When you have suffered a personal injury, it can be a stressful time to navigate. Not only are you recovering from your injuries, but you are also working with a personal injury lawyer in Knoxville to recover damages. There is the stress of knowing that if the insurance provider refuses to pay, you could be left shouldering a hefty medical bill while you battle it in court. However, even after your personal injury lawyer in Knoxville has successfully secured a settlement, there could still be some bumps in the road ahead. One of those is whether or not your personal injury settlement is taxable! There is no simple answer; it is going to depend on many factors, so let’s dig a little deeper.
What is a Personal Injury Settlement?
First, let’s start by defining what a personal injury settlement involves. Following your injury, you will work with a personal injury lawyer in Knoxville to file a lawsuit to recover compensation for your injuries. That encompasses more than just physical injuries. You may also be awarded damages for property, lost wages, medical expenses, and pain and suffering, among other things. The settlement will be the amount of money awarded to you as compensation following your injury. Personal injury lawsuits can be raised in a wide variety of circumstances, but some of the most common types of personal injury include the following:
- Workplace Injuries
- Slip & Fall Injuries
- Dog Bites
- Traffic Accidents
- Product Liability for Defective Products
- Medical Malpractice
Are Personal Injury Settlements Taxable?
When it comes to answering whether or not personal injury settlements are taxable, there is no yes or no answer. Some are taxable, and some are not! Which side yours falls under will depend on the types of damages awarded and any tax deductions that you might have claimed regarding the settlement. The insurance company will submit a 1099 tax form to the IRS reporting the amount awarded as part of your personal injury settlement. Let’s take a look at a few of the factors that could affect your tax liability for your settlement.
Previously Deducted Medical Expenses
Any personal injury lawyer in Knoxville will tell you that a personal injury lawsuit can take quite some time to reach a settlement. There is a good chance that you may need to pay some of your medical expenses out of pocket while you are waiting for your settlement. When this happens, you may have claimed those medical expenses on a previous year’s taxes. That means those previous write-offs might need to be considered income once the settlement is reached during a subsequent tax year.
Worker’s Compensation Settlements
In the majority of cases, settlements from a worker’s compensation claim are not going to be taxable. However, it is worth noting that if you return to work in a different capacity after your injury, your wage will be considered taxable. If the worker’s compensation claim includes a survivor settlement, it will usually be considered tax-free.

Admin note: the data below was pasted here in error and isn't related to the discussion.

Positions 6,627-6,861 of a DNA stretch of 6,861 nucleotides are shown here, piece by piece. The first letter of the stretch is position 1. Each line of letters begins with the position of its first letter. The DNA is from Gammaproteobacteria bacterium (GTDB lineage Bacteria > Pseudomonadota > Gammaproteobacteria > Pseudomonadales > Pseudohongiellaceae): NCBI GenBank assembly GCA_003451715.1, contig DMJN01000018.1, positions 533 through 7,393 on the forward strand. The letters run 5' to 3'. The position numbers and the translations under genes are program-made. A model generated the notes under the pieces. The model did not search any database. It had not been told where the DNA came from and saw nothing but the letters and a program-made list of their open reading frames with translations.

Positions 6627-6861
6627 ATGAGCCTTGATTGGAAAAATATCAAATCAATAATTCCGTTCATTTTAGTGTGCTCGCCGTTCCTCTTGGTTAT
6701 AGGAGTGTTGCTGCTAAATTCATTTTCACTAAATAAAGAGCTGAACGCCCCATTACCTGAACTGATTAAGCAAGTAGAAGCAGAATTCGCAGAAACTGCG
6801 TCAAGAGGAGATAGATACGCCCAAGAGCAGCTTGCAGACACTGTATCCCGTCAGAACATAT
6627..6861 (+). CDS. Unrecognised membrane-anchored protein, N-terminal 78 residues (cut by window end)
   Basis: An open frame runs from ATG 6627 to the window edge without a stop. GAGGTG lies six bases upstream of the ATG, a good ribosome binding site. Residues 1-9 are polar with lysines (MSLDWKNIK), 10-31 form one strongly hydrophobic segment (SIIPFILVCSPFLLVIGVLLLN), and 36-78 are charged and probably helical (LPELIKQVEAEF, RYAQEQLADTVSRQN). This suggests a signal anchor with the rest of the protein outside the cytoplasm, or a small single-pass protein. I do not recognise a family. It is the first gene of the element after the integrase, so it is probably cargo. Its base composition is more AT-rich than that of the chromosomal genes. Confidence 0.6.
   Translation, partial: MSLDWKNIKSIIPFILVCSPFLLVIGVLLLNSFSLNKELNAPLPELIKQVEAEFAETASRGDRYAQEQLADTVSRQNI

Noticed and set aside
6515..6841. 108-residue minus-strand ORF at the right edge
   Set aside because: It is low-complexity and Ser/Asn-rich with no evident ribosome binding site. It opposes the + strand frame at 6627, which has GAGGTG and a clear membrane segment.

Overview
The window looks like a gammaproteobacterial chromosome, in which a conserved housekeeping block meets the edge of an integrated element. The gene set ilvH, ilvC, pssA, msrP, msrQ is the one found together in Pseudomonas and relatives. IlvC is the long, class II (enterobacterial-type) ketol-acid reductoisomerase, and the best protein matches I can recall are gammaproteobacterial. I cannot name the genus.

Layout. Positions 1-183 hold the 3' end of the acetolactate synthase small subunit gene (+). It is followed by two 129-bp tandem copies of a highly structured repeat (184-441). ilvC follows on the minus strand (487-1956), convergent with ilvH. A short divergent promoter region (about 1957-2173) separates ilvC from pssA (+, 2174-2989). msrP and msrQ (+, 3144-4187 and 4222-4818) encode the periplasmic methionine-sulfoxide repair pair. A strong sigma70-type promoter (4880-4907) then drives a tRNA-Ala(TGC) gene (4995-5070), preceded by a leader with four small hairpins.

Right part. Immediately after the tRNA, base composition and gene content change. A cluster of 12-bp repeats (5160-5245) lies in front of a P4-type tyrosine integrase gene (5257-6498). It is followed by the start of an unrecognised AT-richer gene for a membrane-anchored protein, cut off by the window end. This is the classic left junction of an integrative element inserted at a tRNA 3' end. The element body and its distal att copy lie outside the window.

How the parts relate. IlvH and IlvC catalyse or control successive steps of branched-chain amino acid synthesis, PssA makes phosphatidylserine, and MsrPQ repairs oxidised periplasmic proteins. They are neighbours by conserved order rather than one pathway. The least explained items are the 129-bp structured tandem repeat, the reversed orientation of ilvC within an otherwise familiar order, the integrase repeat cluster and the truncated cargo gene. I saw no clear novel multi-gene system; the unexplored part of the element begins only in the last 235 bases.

Damages For Pain & Suffering
This is where things can start to get a little trickier! Pain and suffering are not something that is easily quantifiable. As a general rule of thumb, a pain and suffering award should not be taxable if the injury has resulted in emotional distress. However, if it is not clear that there has been emotional distress, it can be taxable. In many cases, this results in only partial settlements being taxable. For example, in a case involving damage to your reputation, the injury is not physical but may still be taxable. However, if you require treatment for emotional distress triggered by that damage to your reputation, that part of the award will be tax-free. This is why it is important to work with an experienced personal injury lawyer in Knoxville who can make sure that the settlement is clearly itemized.
If your personal injury lawyer in Knoxville has billed for fees during the course of your personal injury claim and you have paid them out of pocket, those payments are going to be tax-deductible. However, if the fees are included in the final settlement, any fees already claimed as expenses will be taxed as income.
Loss of Income
If your lost wages are recovered as part of your personal injury settlement, these are still considered wages and will be taxable. The amount of your settlement award that covers lost wages will need to be reported as income when doing your taxes for the year.
Due to the complex nature of figuring out whether or not your settlement is taxable, it is advisable to consult an accountant or tax professional who can help determine the appropriate deductibles. Your personal injury lawyer in Knoxville may be able to make a recommendation.
Butler, Vines and Babb is a leading law firm in Knoxville, TN, with extensive litigation experience in Medical Malpractice Law, Birth Injury Law, Trucking Accident Law, Personal Injury Law, and Business Law. Contact us today at www.bvblaw.com or call 865-637-3531.
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